Transition D the Key

There’s an argument to be made that transition defense is the most important aspect of L.A.’s game plan against the Nuggets.

Mike Brown’s team executed that plan quite well in Game 1, limiting Denver to 19 fast break points, though the Nuggets were so intent upon run outs in Game 2 that L.A. found the visitors difficult to contain, allowing 30 transition points that kept Denver in a game the Lakers controlled thanks to half court execution on both ends.

The league’s leading fast break scoring team in the league during the regular season will surely try to push the tempo even more so with their home crowd and the thin Rocky Mountain air, so we asked Brown to take us through exactly what the Lakers need to do to corral that pressure.

He didn’t skip any steps while offering an in-succession answer:

1) “First off, when we are on offense and a shot goes up, if you’re a big and you’re already in the paint, go ahead and offensive rebound. If you’re a big and you’re out of the paint, get back. If you’re a small and one of the other two smalls takes the shot, you and the other that didn’t shoot must sprint back immediately.”
- Brown explained that these things have to happen the second a shot is in the air, and that as soon as it does, the first two steps need to be “an explosion.” Meanwhile, eyes need to be trained up court, to gather where the opponent is running.

2) “Once the basket is protected, the next thing is to stop the basketball. We have to stop it without giving up middle drives, and now – because we’re stopping the ball in a no-middle stance – the ball should be on one side of the court or the other.”
- Eliminating the middle prevents easy and direct drives to the hoop, a top priority.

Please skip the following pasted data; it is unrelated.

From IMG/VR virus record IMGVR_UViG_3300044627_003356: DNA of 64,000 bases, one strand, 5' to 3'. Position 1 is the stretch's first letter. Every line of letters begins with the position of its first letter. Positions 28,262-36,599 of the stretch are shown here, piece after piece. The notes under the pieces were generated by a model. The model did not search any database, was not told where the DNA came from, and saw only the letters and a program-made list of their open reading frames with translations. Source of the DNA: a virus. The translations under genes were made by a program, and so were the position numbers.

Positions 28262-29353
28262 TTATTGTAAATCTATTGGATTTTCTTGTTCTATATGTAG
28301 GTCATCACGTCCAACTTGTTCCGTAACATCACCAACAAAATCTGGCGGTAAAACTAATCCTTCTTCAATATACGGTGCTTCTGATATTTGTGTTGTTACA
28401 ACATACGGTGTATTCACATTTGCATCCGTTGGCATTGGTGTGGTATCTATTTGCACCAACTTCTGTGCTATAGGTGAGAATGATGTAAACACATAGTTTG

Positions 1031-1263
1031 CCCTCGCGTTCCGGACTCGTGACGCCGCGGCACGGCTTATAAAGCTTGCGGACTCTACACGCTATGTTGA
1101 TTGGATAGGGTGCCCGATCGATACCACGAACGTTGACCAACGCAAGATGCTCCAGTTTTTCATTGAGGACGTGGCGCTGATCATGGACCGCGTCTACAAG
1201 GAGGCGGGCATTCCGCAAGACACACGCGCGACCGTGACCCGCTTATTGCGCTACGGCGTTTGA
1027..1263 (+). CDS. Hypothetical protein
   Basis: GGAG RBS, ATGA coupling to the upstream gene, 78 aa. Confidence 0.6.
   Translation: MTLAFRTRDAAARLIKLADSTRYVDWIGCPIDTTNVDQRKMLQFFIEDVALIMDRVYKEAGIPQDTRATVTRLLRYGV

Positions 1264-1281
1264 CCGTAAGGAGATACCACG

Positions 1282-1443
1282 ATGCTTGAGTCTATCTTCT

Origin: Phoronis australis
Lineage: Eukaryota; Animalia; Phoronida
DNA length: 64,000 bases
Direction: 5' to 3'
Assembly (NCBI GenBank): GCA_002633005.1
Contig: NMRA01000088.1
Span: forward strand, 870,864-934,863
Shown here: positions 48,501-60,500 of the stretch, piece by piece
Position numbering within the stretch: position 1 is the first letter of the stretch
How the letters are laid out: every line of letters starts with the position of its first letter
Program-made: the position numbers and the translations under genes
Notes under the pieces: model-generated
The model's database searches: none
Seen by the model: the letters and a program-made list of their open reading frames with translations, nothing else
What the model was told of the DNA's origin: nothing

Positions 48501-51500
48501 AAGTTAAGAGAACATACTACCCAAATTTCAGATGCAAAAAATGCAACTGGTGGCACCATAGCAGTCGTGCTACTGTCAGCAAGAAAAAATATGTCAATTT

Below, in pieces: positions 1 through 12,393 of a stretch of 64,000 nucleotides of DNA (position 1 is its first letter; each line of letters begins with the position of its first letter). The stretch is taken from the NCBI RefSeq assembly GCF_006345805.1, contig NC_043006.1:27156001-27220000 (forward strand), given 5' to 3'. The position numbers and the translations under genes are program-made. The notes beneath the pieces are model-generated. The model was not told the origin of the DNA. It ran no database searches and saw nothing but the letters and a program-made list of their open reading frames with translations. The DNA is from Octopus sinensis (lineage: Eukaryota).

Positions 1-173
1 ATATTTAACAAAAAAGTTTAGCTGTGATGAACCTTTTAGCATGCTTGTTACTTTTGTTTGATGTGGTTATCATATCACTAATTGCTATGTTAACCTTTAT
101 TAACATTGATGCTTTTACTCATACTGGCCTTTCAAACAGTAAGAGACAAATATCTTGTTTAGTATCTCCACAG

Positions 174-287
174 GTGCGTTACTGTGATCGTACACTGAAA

3) “The next step is to load to the basketball, to build a wall that can’t be penetrated.”
- If a Nuggets’ guard is bringing the ball up the right side of the court, Brown doesn’t want his defenders sprinting to the other side of the court.

4) “The last guy down the floor in transition has to run to the weak side, so he’ll have enough time to bump out a small, if the small has a big in a mismatch.”
- This is often one of L.A.’s two bigs, who is more likely to be in the paint going after an offensive board. It’s his job to sprint back to that weak side in case one of the guards has had to body up an opposing big.

5) “Our next thing is to find what we call ‘most dangerous.’ Now that we have the ball stopped, we’ve loaded on the strong side and the paint looks crowded, we can build out to shooters. If we have to give up any shot, it’s going to be a late, contested three.”
- Once the first four priorities are accomplished, players have to be smart enough to recognize what’s dangerous (say, Danilo Gallinari spotting up for a trailing three) and what’s not (Timofey Mozgov trailing the play outside of the paint).

6) “Then it’s just box out and rebound.”
- Naturally.

So that’s the progression that Mike Brown wants his players thinking about literally every time a shot goes in the air, which is very much easier said than done, especially when a team like Denver gets some momentum going. But as Brown pointed out, we can’t gloss over how important L.A.’s offensive execution is to transition defense.

“It all starts with how we’re playing offensively,” he explained. “If we take a poor shot or a quick shot, if we have all five guys below the free throw line when the shot goes up, if we ball watch when the shot goes up, if we turn the ball over and our floor balance isn’t correct we can get into trouble.

“All those things can help our opponent get out and attack us in transition because our floor balance is bad.”

The other thing to avoid, at all costs, is having mental lapses, which is how big runs start. Say a player takes a bad shot, then two others don’t get back in transition, there can start to be a snowball effect.

“We can’t afford that,” Brown continued. “One thing we say to our guys a lot is ‘next play,’ meaning if I turn it over, they get a dunk if I don’t immediately sprint back. It’s not human like to think of having an explosion back after an error, because you naturally are thinking about your mistake, but you just have to move on immediately to take away an opportunity at the other end.”

When Game 3 is over late on Friday night, go ahead and check the “fast break points” statistic for Denver; it will most likely go a long ways towards telling the tale of the contest.